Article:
Compliance and Enforcement of Multilateral Environmental Agreements

Over the past four decades, the international community has developed and adopted Multilateral Environmental Agreements (MEAs) whihc under international law are fundamental for assisting countries to work together on global environmental issues.

Recognizing that these agreements will only be effective if they are properly implemented and enforced, the United Nations Environment Programme (UNEP) has over the years developed educational materials and supported various capacity-building activities focusing on the MEAs.

As part of this continuing effort to highlight the importance of implementation and enforcement, IUCN Academy of Environmental Law and the United Nations Environment Programme (UNEP) have created a university-level course on “Compliance with and Enforcement of Multilateral Environmental Agreements”. The course has benefited from the input of many scholars and other experts around the world working in the field of environmental law.

The primary target audience for the course is law students, as well as students of international relations, environmental management and other disciplines linked to the study of the environment. After completion of the Compliance coursework, the students will have a better understanding of international environmental law in general as well as of the main challenges for effective compliance and enforcement of the MEAs.

The Project will significantly enhance the capacity of law schools and other academic institutions to train future environmental leaders on how they can more effectively implement, comply with, and enforce MEAs and related domestic legislation. Since the course can be delivered by in-country faculty staff, it will provide a cost-effective way to train new generations of leaders who will understand how to implement and enforce MEAs. The materials have been designed so that the material can be used in conjunction with a range of courses such as those on international relations or environmental management, as well as for continuing education courses for professionals.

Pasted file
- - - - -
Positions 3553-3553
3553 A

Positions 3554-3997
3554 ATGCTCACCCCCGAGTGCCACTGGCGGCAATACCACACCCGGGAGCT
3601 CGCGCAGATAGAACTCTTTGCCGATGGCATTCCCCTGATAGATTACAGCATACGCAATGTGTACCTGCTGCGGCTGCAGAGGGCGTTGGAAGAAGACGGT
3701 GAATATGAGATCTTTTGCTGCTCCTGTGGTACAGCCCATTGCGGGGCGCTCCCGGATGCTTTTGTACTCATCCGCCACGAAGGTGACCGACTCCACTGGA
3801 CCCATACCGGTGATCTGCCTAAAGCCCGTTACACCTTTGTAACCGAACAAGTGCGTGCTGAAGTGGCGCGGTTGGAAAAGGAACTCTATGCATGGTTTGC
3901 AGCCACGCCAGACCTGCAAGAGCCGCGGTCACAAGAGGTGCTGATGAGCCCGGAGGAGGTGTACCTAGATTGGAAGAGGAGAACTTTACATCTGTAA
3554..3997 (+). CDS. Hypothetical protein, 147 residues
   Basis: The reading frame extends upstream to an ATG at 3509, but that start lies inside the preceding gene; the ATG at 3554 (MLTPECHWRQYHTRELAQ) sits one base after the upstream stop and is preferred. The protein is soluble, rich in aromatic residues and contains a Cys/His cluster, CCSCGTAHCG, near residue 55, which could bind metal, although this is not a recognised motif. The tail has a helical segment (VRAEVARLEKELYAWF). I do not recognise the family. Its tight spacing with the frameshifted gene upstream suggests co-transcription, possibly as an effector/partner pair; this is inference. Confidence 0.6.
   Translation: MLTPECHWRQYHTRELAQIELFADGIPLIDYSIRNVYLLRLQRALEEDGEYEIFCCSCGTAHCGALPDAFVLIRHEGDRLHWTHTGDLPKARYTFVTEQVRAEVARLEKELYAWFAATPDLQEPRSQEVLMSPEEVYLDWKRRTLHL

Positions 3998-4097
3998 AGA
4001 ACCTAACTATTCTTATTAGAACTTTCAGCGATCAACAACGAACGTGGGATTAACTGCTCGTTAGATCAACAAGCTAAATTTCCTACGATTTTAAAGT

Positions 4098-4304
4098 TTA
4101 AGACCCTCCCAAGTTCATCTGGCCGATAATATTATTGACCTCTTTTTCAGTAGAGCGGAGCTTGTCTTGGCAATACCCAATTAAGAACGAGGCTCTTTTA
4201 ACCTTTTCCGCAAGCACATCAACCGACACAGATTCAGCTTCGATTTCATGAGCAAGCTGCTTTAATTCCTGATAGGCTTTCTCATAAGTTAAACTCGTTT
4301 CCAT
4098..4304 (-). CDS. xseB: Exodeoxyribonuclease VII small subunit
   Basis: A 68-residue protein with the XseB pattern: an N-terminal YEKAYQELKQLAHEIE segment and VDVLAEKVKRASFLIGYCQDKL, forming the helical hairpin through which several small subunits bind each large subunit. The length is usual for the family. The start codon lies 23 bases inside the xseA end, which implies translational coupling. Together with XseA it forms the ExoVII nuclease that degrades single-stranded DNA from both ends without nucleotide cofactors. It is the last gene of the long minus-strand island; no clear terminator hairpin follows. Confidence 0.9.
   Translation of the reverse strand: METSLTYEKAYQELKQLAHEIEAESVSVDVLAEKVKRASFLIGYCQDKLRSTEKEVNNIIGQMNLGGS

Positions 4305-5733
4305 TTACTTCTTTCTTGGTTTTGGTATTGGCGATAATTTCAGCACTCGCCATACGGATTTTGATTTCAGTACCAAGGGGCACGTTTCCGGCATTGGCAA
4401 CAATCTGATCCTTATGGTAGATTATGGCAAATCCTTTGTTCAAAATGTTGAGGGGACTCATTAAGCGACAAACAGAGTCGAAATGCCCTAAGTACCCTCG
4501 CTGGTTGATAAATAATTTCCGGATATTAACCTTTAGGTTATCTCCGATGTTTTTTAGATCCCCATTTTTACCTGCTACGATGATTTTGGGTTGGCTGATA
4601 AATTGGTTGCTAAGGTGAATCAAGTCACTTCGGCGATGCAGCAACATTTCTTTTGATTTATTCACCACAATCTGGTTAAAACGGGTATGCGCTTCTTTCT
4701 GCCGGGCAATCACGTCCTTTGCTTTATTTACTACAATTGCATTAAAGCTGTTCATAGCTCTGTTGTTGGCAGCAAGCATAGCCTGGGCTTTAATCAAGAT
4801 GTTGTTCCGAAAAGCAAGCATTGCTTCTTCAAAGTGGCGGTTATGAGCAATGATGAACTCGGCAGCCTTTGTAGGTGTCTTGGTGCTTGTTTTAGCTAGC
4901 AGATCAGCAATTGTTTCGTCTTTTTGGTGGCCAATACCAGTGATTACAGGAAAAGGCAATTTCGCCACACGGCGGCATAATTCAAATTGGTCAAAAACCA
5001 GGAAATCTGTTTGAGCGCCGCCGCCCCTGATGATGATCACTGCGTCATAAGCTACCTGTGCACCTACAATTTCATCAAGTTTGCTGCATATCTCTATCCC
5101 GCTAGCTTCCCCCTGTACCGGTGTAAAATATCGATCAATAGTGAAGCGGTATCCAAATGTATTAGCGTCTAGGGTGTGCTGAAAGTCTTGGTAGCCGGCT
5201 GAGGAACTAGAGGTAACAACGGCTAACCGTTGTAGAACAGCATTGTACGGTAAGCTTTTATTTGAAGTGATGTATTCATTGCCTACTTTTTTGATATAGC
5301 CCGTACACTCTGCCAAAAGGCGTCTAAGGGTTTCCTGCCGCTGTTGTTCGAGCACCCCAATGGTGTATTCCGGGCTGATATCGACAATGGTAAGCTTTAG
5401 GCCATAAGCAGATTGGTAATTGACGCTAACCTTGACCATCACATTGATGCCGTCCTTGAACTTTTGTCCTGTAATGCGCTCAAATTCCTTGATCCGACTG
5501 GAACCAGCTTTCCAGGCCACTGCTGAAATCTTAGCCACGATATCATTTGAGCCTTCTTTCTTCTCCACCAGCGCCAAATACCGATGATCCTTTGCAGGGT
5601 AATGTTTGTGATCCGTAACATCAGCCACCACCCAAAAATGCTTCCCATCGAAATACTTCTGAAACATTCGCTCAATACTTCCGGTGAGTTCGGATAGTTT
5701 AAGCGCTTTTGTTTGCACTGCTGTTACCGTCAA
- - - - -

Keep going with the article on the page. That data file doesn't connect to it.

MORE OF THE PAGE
The full Compliance course is available on the websites of the IUCN Academy and UNEP (

Survey of Teaching and Capacity-Building

In early 2008, the Academy conducted a survey amongst its member institutions on teaching and capacity-building needs and experience. The survey examined: (1) whether environmental law is compulsory and how it fits into theoevrall curriculum, (2) the extent of needs in several aspects of teaching and capacity-building and (3) the perceived value in utilizing video-conferencing, particularly for teaching.

The Academy will be updating this survey on a regular basis.


  • Shawkat Alam (Co-chair) – Macquarie University (Australia)
  • Amanda Kennedy (Co-chair) – University of New England (Australia)
  • Evan Hamman – Queensland University of Technology (Australia)
  • Anel Du Plessis – North West University (South Africa)
  • Sanjeevy Shantakumar – GD Goenka University (India)
  • Ceri Warnock – University of Otago (New Zealand)
  • Rob Fowler – University of South Australia (Australia)

Ex-officio representative of the Governing Board:

  • Alexander Paterson – University of Cape Town (South Africa)

Training the Teachers Project